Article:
Almost everyone understands the theoretical importance of keeping an eye on fees and expenses, but far fewer do it in practice. Yet it can make a huge difference to your clients over their investment time horizon. Here are some examples. (All transaction costs are estimates that include allowance for the bid/ask spread on ETFs.)

Let’s say you have a client who needs a standard 60/40 balanced portfolio. The average expense ratio for a balanced fund in the Morningstar database is about 87 basis points. You could buy the “average balanced fund,” or you could build a perfectly good balanced portfolio with internal expenses of under 10 basis points using ETFs. The difference is 77 basis points.

If you build your client an eight-position portfolio using ETFs, the transaction costs might be around $80. Or you could build a 16-position portfolio using actively managed funds. That might cost around $320. The difference is about 24 basis points for a $100,000 account.

If you rebalance your eight-position portfolio annually and trade one-quarter of your positions, your annual rebalancing costs could be about $20. If you rebalance your 16-position portfolio quarterly and trade one-quarter of your positions each quarter, your annual rebalancing costs would be $320. That’s an annual difference of about 30 basis points for a $100,000 account.

You can see how fees, expenses and transaction costs can add up and detract from your clients’ long-term investment returns. In the Morningstar study referred to earlier they found: “Each 1 percent in additional fees eats up 28 percent of the ending value of an account over a 35-year span.” You can see that saving even 1 percent annually could fund years of additional retirement for your clients.

My point is not to advocate for the use of ETFs or for any particular approach to portfolio management. But I do want to underscore the significant impact that paying attention to the details can have on a client’s long-term financial well-being.

It’s easy to build portfolios with many high-cost positions and trade them frequently. Some people might even equate the complexity, all the moving parts and the frequent activity with more sophistication. But, as Leonardo da Vinci said, “Simplicity is the ultimate sophistication.”

scott-mackillop
Scott MacKillop is CEO of First Ascent Asset Management, a Denver, Colo.-based firm that provides investment management services to financial advisers and their clients. He is a 40-year veteran of the financial services industry. He can be reached at scott@firstascentam.com.

 

 


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Portfolio Management Beliefs and Practices That May Harm Clients

A number of beliefs and practices have grown up in the area of portfolio management that may be detrimental to the financial well-being of clients. Here are a few of them.

The MPT problem. Modern portfolio theory is an elegantly wonderful confluence of insight and mathematics. Efforts to implement MPT have not been as beautiful as the theory itself.

To build an “optimal” portfolio you must know three things—the future expected returns, volatilities and correlations of the asset classes in your portfolio. Unfortunately, no one knows what those numbers are.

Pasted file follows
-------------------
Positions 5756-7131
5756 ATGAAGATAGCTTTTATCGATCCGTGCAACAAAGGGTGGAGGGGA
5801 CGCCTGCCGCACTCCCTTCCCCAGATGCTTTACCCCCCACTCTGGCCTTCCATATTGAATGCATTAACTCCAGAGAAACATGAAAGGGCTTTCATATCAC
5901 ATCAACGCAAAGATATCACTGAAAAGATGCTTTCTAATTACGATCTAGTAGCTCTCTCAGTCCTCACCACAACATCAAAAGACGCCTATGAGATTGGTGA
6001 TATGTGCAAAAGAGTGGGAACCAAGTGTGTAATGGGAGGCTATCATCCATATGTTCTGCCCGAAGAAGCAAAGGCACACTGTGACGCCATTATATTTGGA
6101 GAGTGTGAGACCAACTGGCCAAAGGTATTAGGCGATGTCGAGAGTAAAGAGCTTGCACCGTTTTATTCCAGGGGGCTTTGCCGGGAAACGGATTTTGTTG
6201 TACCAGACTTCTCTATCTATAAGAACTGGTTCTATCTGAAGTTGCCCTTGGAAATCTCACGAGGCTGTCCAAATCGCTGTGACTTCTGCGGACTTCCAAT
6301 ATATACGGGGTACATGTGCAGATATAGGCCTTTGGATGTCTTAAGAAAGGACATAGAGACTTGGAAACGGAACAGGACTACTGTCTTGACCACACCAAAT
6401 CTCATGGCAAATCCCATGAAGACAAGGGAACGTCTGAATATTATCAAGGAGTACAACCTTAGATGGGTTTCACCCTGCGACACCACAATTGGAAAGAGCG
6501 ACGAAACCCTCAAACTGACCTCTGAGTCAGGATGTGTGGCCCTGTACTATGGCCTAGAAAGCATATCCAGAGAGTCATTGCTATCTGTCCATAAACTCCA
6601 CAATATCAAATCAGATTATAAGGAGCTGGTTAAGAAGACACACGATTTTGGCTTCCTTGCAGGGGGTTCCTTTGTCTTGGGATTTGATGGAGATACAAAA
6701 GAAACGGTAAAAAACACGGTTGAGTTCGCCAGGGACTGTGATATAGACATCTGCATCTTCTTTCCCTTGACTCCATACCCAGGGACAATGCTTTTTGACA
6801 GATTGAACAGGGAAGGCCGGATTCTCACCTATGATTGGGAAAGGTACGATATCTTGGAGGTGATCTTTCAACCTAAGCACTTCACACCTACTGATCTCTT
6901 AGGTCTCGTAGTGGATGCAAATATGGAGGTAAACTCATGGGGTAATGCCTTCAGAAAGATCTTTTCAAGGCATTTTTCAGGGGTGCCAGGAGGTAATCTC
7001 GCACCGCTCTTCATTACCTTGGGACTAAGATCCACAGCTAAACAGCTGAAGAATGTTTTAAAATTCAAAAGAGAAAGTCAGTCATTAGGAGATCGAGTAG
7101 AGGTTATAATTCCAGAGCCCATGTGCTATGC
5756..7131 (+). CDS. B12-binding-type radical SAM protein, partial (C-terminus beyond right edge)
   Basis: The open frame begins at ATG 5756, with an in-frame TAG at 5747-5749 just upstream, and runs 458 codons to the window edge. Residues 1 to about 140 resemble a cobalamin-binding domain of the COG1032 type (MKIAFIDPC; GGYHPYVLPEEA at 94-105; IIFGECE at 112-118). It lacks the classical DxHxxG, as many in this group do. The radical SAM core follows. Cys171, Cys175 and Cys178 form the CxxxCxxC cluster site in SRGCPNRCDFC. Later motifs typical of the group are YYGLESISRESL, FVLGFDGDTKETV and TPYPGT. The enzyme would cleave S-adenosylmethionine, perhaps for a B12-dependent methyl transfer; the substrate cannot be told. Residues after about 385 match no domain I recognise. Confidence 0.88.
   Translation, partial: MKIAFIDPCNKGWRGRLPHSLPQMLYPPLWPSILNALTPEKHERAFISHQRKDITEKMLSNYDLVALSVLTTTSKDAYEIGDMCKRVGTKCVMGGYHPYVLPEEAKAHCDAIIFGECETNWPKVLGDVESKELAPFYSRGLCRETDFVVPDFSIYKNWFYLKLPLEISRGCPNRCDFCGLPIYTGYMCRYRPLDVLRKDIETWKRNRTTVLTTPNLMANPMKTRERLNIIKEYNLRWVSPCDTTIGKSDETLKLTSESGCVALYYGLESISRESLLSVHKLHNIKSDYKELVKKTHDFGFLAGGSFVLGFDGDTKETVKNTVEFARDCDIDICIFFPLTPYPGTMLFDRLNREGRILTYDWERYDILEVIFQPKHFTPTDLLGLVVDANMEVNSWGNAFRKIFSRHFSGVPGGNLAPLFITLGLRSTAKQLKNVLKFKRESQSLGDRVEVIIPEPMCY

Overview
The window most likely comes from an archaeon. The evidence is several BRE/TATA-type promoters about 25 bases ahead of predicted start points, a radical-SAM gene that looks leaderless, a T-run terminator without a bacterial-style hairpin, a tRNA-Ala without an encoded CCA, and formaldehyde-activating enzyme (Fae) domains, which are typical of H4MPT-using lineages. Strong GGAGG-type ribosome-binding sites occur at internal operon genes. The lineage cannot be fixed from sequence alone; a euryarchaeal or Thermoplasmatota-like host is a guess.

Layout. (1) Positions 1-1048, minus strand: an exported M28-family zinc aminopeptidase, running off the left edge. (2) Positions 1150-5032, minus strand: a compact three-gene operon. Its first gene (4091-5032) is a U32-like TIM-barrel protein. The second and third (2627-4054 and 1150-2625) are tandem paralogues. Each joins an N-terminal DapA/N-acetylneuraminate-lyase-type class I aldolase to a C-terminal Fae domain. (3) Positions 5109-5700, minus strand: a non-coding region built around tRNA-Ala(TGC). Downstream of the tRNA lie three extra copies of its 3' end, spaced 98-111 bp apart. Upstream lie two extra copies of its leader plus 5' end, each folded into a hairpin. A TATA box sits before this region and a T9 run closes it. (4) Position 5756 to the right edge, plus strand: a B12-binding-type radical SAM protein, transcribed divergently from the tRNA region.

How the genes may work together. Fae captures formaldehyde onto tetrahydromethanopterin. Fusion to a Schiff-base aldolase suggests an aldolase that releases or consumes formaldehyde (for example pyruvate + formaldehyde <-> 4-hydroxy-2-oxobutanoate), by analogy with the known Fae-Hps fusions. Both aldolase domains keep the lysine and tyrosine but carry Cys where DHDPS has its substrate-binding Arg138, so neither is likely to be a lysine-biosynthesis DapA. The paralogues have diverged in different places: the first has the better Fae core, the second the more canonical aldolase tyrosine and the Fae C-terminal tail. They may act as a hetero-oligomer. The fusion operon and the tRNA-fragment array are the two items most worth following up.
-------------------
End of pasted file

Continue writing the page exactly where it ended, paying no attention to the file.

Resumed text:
Optimal portfolios are like unicorns—they don’t exist in real life. Nevertheless, we act as though our capital market assumptions have a magical predictive quality. If they tell us to trade, we trade, thus incurring transaction and tax costs.

Let’s recognize that our capital market assumptions are guesses about the future, but the fees and expenses we incur trying to stay locked onto our optimal allocation are real.

The rebalancing problem. Even if our expectations about the future have not changed, we feel compelled to tweak our portfolios to bring them back to our “optimal” mix. This is called rebalancing.

Research suggests that its utility is dependent on factors such as time period, the direction of the market and the relative future expected returns of the asset classes being rebalanced. Yet we employ simple, mechanical rebalancing strategies that generate plenty of transactions, but add little or no value. A more thoughtful approach could improve results and reduce costs.

The style-drift problem. Just to make sure everyone knows how much we love our optimal mix, we punish active managers who commit the sin of “style drift.” Forget the fact that the manager was led astray by a perceived opportunity to make money. We want them to strictly adhere to their mandate. Even though we hired them for their skill, we want them to be closet indexers.

The asset class selection problem. Another problem is that most of us do not have a scientific process for selecting the asset classes we use in our portfolios. We just keep adding asset classes until it feels about right. Remember, every additional asset class brings with it additional transaction and tax costs.

Fear of volatility. Ah, volatility reduction. Is that a good thing, or a bad thing, or does it depend? Certainly all things being equal we’d like less volatility rather than more. But we rarely have the choice of getting the same return with less risk if Mr. Market is being efficient.

We get paid to take risk and to generate the returns our clients need; we must experience some volatility. Let’s not become overly fixated on eliminating it.

The data-mining problem. It has become popular to use our massive computing power to mine data in search of winning patterns in the historical tea leaves. Some of these patterns take the form of “factors” that, we are told, will allow us to tilt our portfolios in one direction or another to give us an edge.

In investing, there is no strategy that always wins. The future rarely replicates that past. Let’s set our expectations and those of our clients accordingly.

Conclusion. Every portfolio we manage has a client attached to it. We should examine our beliefs and practices to make sure they are consistent with the best interests of those clients.

scott-mackillop

 

Scott MacKillop
CEO
First Ascent Asset Management
Denver, CO